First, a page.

• A lot of customers that come in whether they don’t know what they’re looking to acquire, they don’t know the kind of vehicle that they want for their family or they have some financial issues. As we’ve said before, you know, our average consumer has $5,100 of negative equity that they’re working to, you know, leverage our finance specialists to help them find the right solutions for them. -Chris Holzshu, EVP and COO, Lithia Motors

Theme 3: Auto dealers cut headcounts to manage SG&A expenses, but not all these jobs will return when markets stabilize due in part to digital. Some are optimistic they will bring everyone back, and most directly relate rehiring to the rate at which business returns.

  • I don’t know that [headcount related cost saves are] near-term, I think what we have to do is understand what will be the footprint of our business. How much will be digital? How much will be done from home? How many people we have actually working in the operations? […] As we see the number of people we have furloughed and as a business going [forward will] be decided by how business comes back. -Roger Penske, Chairman and CEO, Penske Automotive Group
  • We didn’t furlough any technicians. Because of our cash position and how we manage our expenses [the quarter could have been better] had we just cut the normal expense as you would in a typical recession. We believe that this was going to be temporary. And eventually, the business was going to come back. […] we have strong metrics that will dictate to us when we bring people back. And when we see those metrics starting to be achieved, we’ll certainly bring people back at that time. The folks that we’ve furloughed, we communicate with them consistently, and we were hopeful one day to bring them all back. -David Hult, President and CEO Asbury Automotive Group
  • We’ve bought back 1,000 associates thus far, meaning that our staffing reduction is around the same as the business reduction. There is no predetermined cadence or plan as to when we bring back additional employees. […] [I]f I look back to 2008 and 2009, I would observe re-staffing trailed the improvement in business. […] And what other efficiencies and effectiveness around digital is figured out or we come to grips with, whether that leads fact that we hire everyone when we ultimately have a full recovery in our back, well, I can’t answer that today, other than I can say, rehiring will trail the growth of the business. -Michael Jackson, Chairman and CEO, AutoNation

Theme 4: M&A has been delayed or canceled due to the coronavirus as buyers aren’t willing to pay what sellers want with earnings deteriorating. Executives believe consolidation will ultimately resume and companies focused on maximizing liquidity may be best positioned for such acquisitions.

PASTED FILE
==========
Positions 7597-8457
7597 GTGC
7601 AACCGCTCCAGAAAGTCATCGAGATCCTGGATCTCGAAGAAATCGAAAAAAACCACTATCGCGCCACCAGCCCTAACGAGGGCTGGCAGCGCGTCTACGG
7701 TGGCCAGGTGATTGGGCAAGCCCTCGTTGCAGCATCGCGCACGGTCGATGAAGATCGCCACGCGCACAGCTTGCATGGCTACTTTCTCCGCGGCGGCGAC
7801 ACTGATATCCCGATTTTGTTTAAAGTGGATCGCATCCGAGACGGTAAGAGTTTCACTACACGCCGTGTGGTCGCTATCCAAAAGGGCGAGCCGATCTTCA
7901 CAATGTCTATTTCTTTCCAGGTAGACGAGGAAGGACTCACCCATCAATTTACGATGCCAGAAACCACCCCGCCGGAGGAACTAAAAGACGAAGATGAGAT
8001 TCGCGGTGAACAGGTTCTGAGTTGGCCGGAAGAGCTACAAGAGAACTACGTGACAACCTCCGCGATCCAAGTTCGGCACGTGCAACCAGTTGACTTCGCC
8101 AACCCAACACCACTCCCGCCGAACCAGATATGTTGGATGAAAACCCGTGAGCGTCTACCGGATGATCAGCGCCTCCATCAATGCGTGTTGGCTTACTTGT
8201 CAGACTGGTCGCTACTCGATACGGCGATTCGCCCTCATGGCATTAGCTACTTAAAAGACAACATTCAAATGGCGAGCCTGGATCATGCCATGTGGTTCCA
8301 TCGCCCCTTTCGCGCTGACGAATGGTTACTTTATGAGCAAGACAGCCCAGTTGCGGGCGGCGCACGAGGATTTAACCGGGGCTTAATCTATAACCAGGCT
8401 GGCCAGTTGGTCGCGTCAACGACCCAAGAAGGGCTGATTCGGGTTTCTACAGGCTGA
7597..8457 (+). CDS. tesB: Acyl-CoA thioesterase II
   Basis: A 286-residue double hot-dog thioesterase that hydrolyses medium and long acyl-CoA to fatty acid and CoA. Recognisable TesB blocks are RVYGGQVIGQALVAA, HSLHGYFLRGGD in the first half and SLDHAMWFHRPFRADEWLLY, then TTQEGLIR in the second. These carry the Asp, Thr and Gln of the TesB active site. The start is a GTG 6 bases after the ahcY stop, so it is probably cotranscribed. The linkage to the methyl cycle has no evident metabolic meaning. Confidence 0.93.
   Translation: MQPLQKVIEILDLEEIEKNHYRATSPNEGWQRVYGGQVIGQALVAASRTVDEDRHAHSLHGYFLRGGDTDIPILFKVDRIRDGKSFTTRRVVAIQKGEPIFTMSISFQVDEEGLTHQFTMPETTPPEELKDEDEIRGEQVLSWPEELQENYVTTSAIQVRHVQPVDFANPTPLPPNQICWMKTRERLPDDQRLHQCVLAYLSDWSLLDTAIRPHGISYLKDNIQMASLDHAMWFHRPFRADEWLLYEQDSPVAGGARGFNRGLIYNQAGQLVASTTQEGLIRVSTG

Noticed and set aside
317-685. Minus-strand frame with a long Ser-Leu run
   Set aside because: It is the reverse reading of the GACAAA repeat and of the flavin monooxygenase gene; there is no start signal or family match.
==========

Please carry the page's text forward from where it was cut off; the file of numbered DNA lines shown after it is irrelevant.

• As we saw business decline, we acted decisively to fortify our business to prepare for the inevitable slowdown. Unfortunately, this included canceling the Park Place acquisition […] we thought the Park Place deal was going to be a transformational deal for us, and it was a heck of an acquisition, but things happen. On the other side of that coin, we’re sitting on a lot of cash and probably the lowest net leverage ratio we’ve had. […] I think we need to see the dust settle a little bit. There is some activity out there. […] I don’t want to comment on [reengaging] the Park Place transaction. But we feel like from a cash position and where we’re sitting operationally, we have the ability to be very flexible and being acquisitive when the right opportunities come. -David Hult, President and CEO Asbury Automotive Group
  • I think it’s going to be brand-by-brand where you have your strengths and also we have scale where you can consolidate some of the fixed costs, but I think it’s too soon to look at that. […] We would focus [capital allocation] today, probably investing in the used car business from the superstore perspective and also look at expanding our footprint get on commercial trucks side. -Roger Penske, Chairman and CEO, Penske Automotive Group
  • We need to verify earnings quality that they’re within that 90% to 95% earnings level of what they were pre-COVID-19. So, those earnings quality verifications will determine the second half closing date or possibly even beyond that in the event that earnings quality hasn’t improved. There are chances that if earning quality doesn’t improve then we would actually renegotiate the transaction in terms of the goodwill amount as well. -Bryan DeBoer, President and CEO, Lithia Motors
  • Our liquidity position, for us, is about as strong as it’s ever been. So as we come out of this, we do believe there’s going to be some M&A opportunities for us -Jeff Dyke, President, Sonic Automotive


Earnings calls this quarter were uniquely positioned. Despite much of the financial impact occurring in Q2, the demand shock caused by the coronavirus was so severe that many dealers saw a decline in Q1 figures. While things are expected to get worse in Q2, there is optimism as numbers continue to improve on a weekly basis. Still, it should be noted that volumes are becoming less negative, not reversing to positive in most instances. Hopefully trends will continue their positive trajectory by next quarter’s calls. Tough times are ahead for public and private dealers, but current investments in digital strategies may lead to some long-term benefits as a silver lining to this difficult situation.

At Mercer Capital, we follow the auto industry closely in order to understand not only recent trends, but how investors ascribe value to the public dealerships. These give insight to the market that may exist for a private dealership. To understand how the above themes may or may not impact your business, reach out to one of us, and we’d be happy to chat via telephone, email, Zoom, or whatever your preferred communication in this dynamic digital age.